Must-have packing list
Please note that these lists are intended for summer hikes. If you stick to forest and/or coastal trails, you can get away with a lighter load. Remember to bring extra warm clothing if you are going any other time of the year. The lists are based on the recommendations found on the Norwegian Trekking Association’s website.
• wool or synthetic underwear
• wool socks/stockings
• windproof jacket/anorak or all-weather jacket
• hiking trousers
• T-shirt and/or light sweater of wool or fleece
• hiking shoes or boots
In your backpack or pockets
• rain jacket (if your jacket isn’t all-weather)
• rain trousers (if your trousers aren’t all-weather)
• scarf/neck warmer
Sleeping outside? Don’t forget your camping gear
• sleeping bag
• sleeping pad
• portable cooking stove, fuel, and cookwear
• plate, cutlery, and cup
Other essential hiking gear
• first aid kit
• map case (with pencil and paper)
• extra batteries
• sitting pad
• emergency rations
• insect repellent
• toilet paper
• DNT key
• DNT membership card
• transport schedules
• firestarter gear
• tarp, bivy, or reflective blanket
• boot waterproofing
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Norway is an incredible place to explore, with untamed mythical landscapes, mountains, valleys, and fjords. Before you enter the outdoors, get familiar with the nine simple rules of the Norwegian mountain code to help you stay safe.
1. Plan your trip and inform others about the route you have selected.
2. Adapt the planned routes according to ability and conditions.
3. Pay attention to the weather and the avalanche warnings.
4. Be prepared for bad weather and frost, even on short trips.
5. Bring the necessary equipment so you can help yourself and others.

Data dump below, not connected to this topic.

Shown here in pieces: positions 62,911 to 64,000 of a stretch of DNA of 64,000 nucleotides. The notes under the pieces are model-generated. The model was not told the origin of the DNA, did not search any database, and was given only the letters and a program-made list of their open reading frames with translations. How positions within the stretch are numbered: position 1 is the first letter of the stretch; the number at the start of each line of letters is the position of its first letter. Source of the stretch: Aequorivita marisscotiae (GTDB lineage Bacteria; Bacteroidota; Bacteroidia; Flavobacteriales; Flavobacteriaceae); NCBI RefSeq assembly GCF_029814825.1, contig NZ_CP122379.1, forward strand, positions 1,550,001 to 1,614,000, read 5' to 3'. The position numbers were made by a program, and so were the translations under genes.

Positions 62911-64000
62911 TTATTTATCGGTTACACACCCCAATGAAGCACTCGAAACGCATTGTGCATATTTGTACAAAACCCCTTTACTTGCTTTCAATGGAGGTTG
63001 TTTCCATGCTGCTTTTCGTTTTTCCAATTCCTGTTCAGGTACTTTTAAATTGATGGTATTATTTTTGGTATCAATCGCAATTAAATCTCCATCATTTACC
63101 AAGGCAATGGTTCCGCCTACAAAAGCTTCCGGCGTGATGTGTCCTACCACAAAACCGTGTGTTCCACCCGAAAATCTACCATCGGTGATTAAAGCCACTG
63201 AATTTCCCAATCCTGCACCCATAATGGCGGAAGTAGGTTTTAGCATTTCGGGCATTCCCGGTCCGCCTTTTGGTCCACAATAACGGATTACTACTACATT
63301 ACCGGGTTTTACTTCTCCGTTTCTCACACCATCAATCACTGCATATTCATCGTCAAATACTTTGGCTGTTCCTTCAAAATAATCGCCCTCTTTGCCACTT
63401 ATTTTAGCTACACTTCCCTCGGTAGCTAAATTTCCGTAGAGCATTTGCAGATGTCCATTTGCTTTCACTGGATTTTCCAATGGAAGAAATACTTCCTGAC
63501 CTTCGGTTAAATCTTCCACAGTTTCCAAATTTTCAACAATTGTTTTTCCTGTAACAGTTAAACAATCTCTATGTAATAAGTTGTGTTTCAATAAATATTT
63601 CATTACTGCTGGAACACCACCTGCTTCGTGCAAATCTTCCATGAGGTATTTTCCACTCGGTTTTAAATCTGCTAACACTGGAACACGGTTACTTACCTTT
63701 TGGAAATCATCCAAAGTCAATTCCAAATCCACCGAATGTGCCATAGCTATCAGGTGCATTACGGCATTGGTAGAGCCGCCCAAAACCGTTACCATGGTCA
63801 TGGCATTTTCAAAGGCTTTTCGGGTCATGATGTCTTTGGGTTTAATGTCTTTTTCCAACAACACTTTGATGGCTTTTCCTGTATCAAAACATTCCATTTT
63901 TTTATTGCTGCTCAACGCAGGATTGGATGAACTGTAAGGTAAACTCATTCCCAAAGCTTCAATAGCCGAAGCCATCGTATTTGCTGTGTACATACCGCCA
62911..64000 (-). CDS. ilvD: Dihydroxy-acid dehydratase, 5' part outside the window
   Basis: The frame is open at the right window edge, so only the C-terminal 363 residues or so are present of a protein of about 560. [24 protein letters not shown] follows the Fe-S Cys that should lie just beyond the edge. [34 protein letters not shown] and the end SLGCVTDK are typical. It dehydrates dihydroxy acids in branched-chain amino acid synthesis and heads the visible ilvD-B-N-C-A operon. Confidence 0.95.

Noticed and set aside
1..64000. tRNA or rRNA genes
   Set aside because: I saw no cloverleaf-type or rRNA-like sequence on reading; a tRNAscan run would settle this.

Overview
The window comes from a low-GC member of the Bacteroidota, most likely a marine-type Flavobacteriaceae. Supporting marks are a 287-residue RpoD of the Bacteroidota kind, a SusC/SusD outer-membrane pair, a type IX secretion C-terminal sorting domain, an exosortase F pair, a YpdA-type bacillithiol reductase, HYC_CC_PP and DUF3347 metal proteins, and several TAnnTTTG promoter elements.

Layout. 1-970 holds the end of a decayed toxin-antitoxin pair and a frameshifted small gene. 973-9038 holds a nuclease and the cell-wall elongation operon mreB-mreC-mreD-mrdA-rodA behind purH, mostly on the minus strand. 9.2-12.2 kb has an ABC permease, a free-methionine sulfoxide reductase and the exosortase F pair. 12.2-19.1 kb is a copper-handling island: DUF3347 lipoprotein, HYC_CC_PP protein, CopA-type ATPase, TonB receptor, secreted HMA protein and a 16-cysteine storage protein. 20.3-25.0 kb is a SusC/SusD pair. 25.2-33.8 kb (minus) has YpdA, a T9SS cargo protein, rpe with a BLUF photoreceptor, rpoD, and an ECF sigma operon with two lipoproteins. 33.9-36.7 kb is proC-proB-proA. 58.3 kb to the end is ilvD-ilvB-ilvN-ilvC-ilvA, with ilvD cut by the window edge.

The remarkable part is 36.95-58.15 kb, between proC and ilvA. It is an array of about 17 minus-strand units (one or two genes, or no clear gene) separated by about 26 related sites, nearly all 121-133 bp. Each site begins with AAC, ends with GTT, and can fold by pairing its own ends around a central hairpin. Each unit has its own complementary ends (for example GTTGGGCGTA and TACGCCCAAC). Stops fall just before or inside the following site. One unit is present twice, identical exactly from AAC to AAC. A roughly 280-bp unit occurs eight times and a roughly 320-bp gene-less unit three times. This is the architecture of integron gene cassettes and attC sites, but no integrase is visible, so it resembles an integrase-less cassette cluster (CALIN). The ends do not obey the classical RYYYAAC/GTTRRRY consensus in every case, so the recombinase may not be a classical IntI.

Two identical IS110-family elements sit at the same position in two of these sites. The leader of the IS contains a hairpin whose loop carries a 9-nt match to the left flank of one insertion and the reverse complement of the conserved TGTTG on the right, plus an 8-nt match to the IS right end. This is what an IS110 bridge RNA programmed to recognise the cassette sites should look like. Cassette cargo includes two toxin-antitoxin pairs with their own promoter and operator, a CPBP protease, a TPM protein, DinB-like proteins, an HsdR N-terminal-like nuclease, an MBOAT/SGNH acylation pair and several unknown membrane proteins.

6. Choose safe routes. Recognize avalanche terrain and unsafe ice.
7. Use a map and a compass. Always know where you are.
8. Don’t be ashamed to turn around.
9. Conserve your energy and seek shelter if necessary.
Read more about safety in the mountains
The right of access
As long as you understand and follow a few basic rules and regulations, you are free to walk almost everywhere in the Norwegian countryside. Outdoor recreation is an important part of the national identity, and access to nature is considered a right established by law.
The so called right of access (“allemannsretten”) is a traditional right from ancient times. Since 1957, it has been part of the Outdoor Recreation Act. It ensures that everybody can experience nature, even on larger privately owned areas.
The main rules are easy: Be considerate and thoughtful. Make sure you pick up your rubbish and show respect for nature and people – in other words, leave the landscape as you would want to find it.
The right to roam applies to open country, sometimes also known as “unfenced land”, which is land that is not cultivated. In Norway, the term covers most shores, bogs, forests and mountains. Small islands of uncultivated land within cultivated land are not regarded as open country.